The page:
On several days so far this term I have been able to teach music out of doors.
I think my favourite lessons have been have been the djembe lessons held in the “wildlife area”. It was a bit of a kerfuffle taking the djembes and chairs out from the classroom and across the playground, but well worth it. We sat round in a circle in the long grass, by the pond. It was a warm, but over cast day, so the sun wasn’t too hot or bright, and played through all the djembe pieces we knew, including the class’ own djembe composition.
The acoustic out of doors is so very different to when we are all in the classroom; much drier, less intense. The younger children (year 3) found it quite difficult to adapt and keep together – a point worth bearing in mind if you are planning an out-door performance. The older children (year), after an initial descent into chaos, got the hang of playing out doors and were much better at maintaining the pulse and holding everything together.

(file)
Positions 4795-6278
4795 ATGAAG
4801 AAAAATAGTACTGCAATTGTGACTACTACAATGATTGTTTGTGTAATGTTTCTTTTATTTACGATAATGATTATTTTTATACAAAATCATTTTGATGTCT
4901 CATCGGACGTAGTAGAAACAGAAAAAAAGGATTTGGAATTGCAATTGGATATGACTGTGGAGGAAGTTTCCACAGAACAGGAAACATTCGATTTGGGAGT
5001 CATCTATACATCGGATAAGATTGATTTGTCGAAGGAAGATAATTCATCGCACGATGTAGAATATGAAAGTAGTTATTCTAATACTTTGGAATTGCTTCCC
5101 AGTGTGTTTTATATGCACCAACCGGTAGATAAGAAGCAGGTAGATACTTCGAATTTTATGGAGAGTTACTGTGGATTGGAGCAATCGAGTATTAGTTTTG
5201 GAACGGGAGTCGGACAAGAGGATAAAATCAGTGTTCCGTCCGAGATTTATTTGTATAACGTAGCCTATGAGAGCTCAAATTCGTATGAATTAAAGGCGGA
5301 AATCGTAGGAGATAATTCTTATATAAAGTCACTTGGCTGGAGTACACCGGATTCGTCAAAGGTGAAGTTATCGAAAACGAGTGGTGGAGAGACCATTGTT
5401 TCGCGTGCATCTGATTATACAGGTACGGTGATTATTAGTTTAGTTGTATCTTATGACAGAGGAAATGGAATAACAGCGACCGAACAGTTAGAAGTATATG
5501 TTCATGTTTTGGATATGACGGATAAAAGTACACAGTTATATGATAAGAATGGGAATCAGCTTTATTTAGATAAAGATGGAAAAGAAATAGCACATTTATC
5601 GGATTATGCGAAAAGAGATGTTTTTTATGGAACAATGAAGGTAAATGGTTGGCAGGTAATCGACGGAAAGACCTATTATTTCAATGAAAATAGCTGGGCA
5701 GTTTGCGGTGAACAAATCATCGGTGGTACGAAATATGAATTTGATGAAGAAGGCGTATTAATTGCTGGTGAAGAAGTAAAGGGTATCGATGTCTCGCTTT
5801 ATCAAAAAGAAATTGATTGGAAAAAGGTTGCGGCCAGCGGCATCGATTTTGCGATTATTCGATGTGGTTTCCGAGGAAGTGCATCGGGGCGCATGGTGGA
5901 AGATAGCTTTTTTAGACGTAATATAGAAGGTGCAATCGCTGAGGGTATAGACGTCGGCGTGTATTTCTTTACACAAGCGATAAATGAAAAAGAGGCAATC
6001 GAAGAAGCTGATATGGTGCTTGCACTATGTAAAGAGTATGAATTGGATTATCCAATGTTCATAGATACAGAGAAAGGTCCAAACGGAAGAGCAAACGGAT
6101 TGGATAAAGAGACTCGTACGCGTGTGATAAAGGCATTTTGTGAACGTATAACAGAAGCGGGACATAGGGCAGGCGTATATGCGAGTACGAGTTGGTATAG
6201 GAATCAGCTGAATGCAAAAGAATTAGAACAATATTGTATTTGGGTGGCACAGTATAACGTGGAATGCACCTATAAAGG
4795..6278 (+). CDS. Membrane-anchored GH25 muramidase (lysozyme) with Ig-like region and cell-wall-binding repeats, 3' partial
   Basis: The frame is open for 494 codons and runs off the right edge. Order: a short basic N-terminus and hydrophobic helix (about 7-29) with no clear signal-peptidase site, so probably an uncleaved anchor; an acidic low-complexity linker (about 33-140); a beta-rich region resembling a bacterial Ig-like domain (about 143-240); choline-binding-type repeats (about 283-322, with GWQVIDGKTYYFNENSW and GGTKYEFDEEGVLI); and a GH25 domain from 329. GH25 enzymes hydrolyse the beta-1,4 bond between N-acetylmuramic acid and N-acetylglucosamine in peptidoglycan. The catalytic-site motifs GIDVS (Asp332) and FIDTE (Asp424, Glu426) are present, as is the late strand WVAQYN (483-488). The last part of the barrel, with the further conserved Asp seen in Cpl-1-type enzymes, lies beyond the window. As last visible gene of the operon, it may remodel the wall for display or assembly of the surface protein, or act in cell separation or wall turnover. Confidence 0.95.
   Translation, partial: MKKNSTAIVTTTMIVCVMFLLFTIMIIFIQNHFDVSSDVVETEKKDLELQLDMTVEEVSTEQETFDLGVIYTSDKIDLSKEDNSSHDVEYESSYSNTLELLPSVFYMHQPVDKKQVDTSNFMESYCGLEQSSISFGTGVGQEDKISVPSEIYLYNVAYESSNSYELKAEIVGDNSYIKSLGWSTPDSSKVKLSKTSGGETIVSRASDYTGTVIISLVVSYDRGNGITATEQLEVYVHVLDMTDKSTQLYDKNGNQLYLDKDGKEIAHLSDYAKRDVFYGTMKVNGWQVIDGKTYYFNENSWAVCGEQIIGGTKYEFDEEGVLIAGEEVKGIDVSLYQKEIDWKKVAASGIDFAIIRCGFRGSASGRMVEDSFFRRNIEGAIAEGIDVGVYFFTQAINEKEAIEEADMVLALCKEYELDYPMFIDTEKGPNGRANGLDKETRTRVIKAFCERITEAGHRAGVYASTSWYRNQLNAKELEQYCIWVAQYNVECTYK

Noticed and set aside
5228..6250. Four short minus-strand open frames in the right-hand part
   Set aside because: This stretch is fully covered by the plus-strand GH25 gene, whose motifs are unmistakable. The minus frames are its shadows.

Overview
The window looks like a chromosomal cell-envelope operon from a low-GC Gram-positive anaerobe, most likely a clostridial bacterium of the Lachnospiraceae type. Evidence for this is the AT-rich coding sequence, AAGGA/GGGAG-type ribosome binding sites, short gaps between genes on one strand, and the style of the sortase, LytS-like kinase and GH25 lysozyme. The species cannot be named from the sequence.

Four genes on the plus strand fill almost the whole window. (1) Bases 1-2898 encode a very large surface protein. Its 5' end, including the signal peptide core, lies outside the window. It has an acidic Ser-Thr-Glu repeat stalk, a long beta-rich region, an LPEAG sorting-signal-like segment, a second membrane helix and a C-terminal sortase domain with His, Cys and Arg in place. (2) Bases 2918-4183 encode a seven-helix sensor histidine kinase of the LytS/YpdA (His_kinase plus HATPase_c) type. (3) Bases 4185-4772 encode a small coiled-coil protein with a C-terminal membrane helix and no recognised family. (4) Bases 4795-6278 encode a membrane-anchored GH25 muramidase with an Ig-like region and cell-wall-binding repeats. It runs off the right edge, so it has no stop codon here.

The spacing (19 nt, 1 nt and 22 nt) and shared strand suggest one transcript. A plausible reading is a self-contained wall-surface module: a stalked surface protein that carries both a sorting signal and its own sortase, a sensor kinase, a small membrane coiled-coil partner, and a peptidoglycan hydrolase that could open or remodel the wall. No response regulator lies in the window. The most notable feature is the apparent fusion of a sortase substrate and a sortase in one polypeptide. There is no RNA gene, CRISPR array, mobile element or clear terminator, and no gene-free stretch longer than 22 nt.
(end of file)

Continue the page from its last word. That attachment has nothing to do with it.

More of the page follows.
It just seemed the perfect way to celebrate all the hard work over the previous terms – intensely satisfying to reach a point where we could all just go and enjoy the weather and the drumming in an east-going, companionable atmosphere.
Samba lessons have been happening in the playground as well; the class has been divided into two bands, each lead by one of the children. For the first session, both bands played the same rhythm while the leaders practised starting, stopping and signalling breaks. However the bands each have their own samba, so it is impossible for both bands to be in the hall at the same time. The outside acoustic came as a total shock; once again it took a little while for the children to get used to the sound and to learn to keep together, but they have risen to the challenge. Last week, the hall was unavailable, so the bands assembled at opposite ends of the playground. I wondered if they would be distracted by each other, but this didn’t seem to be a problem. Whether any of the neighbours were distracted is another question!